Is this coin genuine?

Discussion in 'US Coins Forum' started by ToughCOINS, Feb 23, 2018.

  1. ToughCOINS

    ToughCOINS Dealer Member Moderator

    This coin just barely caught my eye at lunchtime because I thought it looked very wrong. I know different dies sometimes can deliver subtle differences, but I think I'm seeing way too much in this case. Are there any true Merc Dime experts out there to validate or refute my first impression?

    I fail to see why someone would fake a coin worth south of $10 when there's so much to be made off of other more expensive coins out there. If this is a sign of things to come, I fear we are going to be overwhelmed by the sheer number of fakes coming our way.
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  3. mynamespat

    mynamespat Dingus

    It looks like it was harshly cleaned after probable environmental damage, imo.
  4. V. Kurt Bellman

    V. Kurt Bellman Guardian of The Farce, & Dead-Eye Master

    You know what this looks like to me? It looks like a dime that someone mindlessly lightly rubbed back and forth over a wool carpet while listening to a fireside chat by FDR some Sunday evening.

    The imagery just oozes out of the screen, doesn't it?

    "G'night, Mary Ellen.
    G'night, John Boy."
  5. ToughCOINS

    ToughCOINS Dealer Member Moderator

    Look at all of the alphas and numerals . . .
  6. Collecting Nut

    Collecting Nut Borderline Hoarder

    It looks fake to me. What is the sideways 2 at 4:00? Its fairly common so why fake it in the first place? To much work for to little gain. Looks like steel wool was used for the cleaning.
  7. justafarmer

    justafarmer Senior Member

    Certainly a problem coin but I don't see anything that leads me to believe one problem is "the coin is fake."
  8. BooksB4Coins

    BooksB4Coins Newbieus Sempiterna

    The 8 has a hit towards center that does make it appear somewhat different, but I'm just not getting any great alarms here.
  9. desertgem

    desertgem MODERATOR Senior Errer Collecktor Moderator

    I really dislike USB low pixel cameras. Makes it very hard to tell.
  10. V. Kurt Bellman

    V. Kurt Bellman Guardian of The Farce, & Dead-Eye Master

    Something else we agree on. Why are they everywhere?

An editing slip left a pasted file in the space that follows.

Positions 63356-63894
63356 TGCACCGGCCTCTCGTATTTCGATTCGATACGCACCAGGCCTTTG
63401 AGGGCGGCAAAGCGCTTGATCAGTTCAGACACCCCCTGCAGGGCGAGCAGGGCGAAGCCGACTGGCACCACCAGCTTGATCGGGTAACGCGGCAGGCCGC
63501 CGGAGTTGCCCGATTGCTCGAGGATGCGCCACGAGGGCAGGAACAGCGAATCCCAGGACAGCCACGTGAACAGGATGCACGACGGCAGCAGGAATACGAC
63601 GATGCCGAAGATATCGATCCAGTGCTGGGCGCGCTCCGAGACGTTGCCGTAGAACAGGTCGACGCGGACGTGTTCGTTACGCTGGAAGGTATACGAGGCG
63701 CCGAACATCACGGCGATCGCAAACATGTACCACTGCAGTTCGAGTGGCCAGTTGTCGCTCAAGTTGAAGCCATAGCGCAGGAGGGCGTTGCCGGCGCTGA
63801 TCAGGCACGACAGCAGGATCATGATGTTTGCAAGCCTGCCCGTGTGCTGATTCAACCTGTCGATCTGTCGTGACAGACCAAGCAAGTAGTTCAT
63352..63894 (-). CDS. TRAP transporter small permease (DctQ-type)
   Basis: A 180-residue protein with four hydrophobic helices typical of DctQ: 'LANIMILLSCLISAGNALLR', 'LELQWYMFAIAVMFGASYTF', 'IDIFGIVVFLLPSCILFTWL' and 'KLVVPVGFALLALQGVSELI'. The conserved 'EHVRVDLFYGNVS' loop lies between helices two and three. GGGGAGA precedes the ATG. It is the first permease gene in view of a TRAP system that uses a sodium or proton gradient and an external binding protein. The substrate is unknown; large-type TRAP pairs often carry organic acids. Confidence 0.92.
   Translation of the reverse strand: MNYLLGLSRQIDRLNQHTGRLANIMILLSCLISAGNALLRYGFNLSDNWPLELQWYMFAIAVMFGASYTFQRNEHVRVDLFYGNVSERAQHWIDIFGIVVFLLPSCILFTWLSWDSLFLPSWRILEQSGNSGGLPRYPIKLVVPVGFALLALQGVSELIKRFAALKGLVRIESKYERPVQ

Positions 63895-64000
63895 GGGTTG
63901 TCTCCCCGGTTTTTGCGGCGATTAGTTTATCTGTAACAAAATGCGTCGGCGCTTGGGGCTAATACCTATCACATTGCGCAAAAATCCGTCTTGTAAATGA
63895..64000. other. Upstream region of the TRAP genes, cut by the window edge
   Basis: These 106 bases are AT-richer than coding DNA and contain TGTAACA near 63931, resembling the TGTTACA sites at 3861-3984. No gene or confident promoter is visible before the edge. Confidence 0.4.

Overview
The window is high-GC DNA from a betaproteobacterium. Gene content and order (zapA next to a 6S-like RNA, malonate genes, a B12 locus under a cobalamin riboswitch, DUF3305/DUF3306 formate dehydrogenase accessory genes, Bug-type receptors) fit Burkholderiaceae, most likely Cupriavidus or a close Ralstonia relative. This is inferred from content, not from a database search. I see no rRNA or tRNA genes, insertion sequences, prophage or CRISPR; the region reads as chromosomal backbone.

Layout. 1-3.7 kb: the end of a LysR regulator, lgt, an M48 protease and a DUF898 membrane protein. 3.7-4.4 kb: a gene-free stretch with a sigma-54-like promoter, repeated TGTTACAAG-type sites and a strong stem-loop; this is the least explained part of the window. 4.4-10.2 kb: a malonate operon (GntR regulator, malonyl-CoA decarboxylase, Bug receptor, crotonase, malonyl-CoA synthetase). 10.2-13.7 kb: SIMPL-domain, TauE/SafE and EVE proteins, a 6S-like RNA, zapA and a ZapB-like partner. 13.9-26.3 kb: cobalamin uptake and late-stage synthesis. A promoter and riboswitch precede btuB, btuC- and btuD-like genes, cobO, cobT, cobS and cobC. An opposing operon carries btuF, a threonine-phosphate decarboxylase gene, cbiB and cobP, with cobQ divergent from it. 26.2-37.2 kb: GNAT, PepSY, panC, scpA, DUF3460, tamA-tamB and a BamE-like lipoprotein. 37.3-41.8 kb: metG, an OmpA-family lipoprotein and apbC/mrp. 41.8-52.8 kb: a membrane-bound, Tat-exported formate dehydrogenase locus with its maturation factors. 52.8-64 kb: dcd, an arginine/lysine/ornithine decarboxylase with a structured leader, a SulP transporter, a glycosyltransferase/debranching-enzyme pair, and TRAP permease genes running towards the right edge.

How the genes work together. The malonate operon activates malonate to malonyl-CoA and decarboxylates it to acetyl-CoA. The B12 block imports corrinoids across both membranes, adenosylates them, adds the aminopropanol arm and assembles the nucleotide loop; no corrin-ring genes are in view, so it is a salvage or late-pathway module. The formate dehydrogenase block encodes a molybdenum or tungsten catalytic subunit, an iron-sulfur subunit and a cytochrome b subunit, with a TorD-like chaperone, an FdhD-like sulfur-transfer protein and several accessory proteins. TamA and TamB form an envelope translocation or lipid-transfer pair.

11. BooksB4Coins

    BooksB4Coins Newbieus Sempiterna

    My guess is because most are very cheap, but the fact that some here praise them as if the greatest imaging tool ever known to man certainly doesn't help.
  12. V. Kurt Bellman

    V. Kurt Bellman Guardian of The Farce, & Dead-Eye Master

    Probably it. "Cheap" used to be something to avoid. Gawd, I miss those days.
  13. desertgem

    desertgem MODERATOR Senior Errer Collecktor Moderator

    Kurt, I also bought one, a little time before I joined ( wow already 10 years almost), but soon decided they were OK for big things, but the demon is in the details.
  14. V. Kurt Bellman

    V. Kurt Bellman Guardian of The Farce, & Dead-Eye Master

    Cute turn of phrase. Accurate, too.
  15. GDJMSP

    GDJMSP Numismatist Moderator

    It's a question that a lot of people don't get, don't understand. But the answer is really quite simple - it's because it's easier to get away with it when the coin isn't worth much. And the reason it's easier to get way with is because everybody always thinks the same way yo do. So very, very seldom will they ever suspect that a cheap coin is a fake.

    Folks that make these, don't just make one or two - they mass produce them. The profit is in the volume. It's the very same reason that the $1 dollar bill is counterfeited way, way, more than any other denomination ! Nobody ever gives a $1 dollar bill a second thought - they just take them and move on.
  16. ronnie58

    ronnie58 Active Member

    Seems like the OP's concern has been addressed, so I hope no one minds my asking for opinions on a 1794 Large Cent ending tomorrow on eBay.
    Somebody is about to pay a lot for it and I am 99.99% certain it is counterfeit, based upon Liberty's bizarre nose tip and protruding lips. Plus on the reverse the ribbons and stems do not meet in the same way as on what I believe to be an attempted Head of 1793 variety.
    The seller has no feedback, which is 'covered' by his statement that he is 'selling his father's estate'. He has already sold 69 coins and who knows how many fakes.
    Is it possible to inform eBay without making a purchase? Somebody is about to get taken to the cleaners on this. Which is very troubling because it drains needed money from the genuine market.
  17. I think we have gotten way too paranoid. I see nothing wrong with that coin. I’d happily pay melt for it. The color looks right for silver, and the letters/numbers look correct after a cursory comparison with another 1928 dime.

    I bought a fake 1958 wheat cent from China just to prove this point.
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